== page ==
A conceptual representation of Hot Call Handling is shown in FIG. 2. A Wireless Soft Switch (WSS) 200 is depicted and can handle wireless calls for 2G, 2.5G, and 3G compliant mobile phones 202 and 204. The WSS 200 also has a SIP interface to the network. SIP is a session initiation protocol used to handle signaling messages that control the calls between two IP (Internet Protocol) based network entities. However, the SIP protocol details are not described herein since it is a generally known standard protocol.

One example of a Hot Call Handling Service is when a user requests to forward the call to another mobile. However, other types of service are also available by the present invention. Some of the services include:

    • World Wide Web access by dialing a telephone number;
    • Automatically getting connected to a live customer representative upon accessing a malfunctioning packet data server; and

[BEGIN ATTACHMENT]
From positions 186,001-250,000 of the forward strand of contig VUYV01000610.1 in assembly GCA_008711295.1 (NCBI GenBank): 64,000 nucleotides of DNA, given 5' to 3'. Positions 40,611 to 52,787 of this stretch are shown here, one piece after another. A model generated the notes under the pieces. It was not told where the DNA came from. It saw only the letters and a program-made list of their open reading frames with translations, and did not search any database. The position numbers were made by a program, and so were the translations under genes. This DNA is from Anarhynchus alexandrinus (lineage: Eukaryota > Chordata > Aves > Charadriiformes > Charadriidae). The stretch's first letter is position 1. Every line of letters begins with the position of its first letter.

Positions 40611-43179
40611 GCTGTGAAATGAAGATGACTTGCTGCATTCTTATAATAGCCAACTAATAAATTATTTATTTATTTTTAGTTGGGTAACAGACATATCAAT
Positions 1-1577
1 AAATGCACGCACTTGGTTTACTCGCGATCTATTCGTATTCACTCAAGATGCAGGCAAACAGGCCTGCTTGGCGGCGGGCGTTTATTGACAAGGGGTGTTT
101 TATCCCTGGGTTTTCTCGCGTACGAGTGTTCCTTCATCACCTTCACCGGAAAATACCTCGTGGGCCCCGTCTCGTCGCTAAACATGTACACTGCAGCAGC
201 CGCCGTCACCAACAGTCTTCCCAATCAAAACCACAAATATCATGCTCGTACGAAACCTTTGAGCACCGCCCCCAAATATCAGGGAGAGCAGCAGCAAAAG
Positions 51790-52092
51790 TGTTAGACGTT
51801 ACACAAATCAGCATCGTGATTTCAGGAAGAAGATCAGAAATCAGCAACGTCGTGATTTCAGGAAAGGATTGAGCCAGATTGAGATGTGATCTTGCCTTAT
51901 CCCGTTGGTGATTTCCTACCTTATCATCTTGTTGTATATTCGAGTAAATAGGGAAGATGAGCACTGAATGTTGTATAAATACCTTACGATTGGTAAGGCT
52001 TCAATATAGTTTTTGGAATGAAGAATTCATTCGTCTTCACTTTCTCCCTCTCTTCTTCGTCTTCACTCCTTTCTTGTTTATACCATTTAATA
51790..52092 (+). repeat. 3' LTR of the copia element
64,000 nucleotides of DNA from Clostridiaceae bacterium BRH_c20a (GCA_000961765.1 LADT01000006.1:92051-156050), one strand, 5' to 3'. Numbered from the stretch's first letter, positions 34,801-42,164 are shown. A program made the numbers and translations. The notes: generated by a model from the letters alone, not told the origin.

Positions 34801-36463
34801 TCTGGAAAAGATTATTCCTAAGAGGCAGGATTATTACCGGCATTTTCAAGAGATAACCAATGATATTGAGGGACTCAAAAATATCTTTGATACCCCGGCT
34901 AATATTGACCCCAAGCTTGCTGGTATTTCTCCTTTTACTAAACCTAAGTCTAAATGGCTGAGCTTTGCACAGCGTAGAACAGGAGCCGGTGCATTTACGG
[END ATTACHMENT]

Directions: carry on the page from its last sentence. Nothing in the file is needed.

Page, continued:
• Replacing IVR service long selection process by an interactive text menu display on the mobile display screen.

The Hot Call Handling service provides the mobile user a choice menu to decide how to handle the incoming call. The menu in this embodiment includes the following action items:

    • Accept and Answer the call;
    • Send the Call to Voicemail;
    • Forward the call to another number; and
    • Transfer the call to another location.

However, call elements such as “Caller ID” and other call related information are also contemplated by the present invention.

FIG. 2 illustrates an example of Hot Call Handling where the mobile decides to accept the incoming call. The voice call gets detected by the WSS 200 which initiates a data session from the application to the callee 202. Once the data session is established, the application server 206 informs the callee 202 (through the WMG, not shown) that a call is coming in and sends the callee 202 a menu (through the WMG, not shown) to choose from on how to handle the call. In this example, the callee 202 selects to take the call and then the call is connected from the caller 204 to the callee 202 (through the WMG, not shown).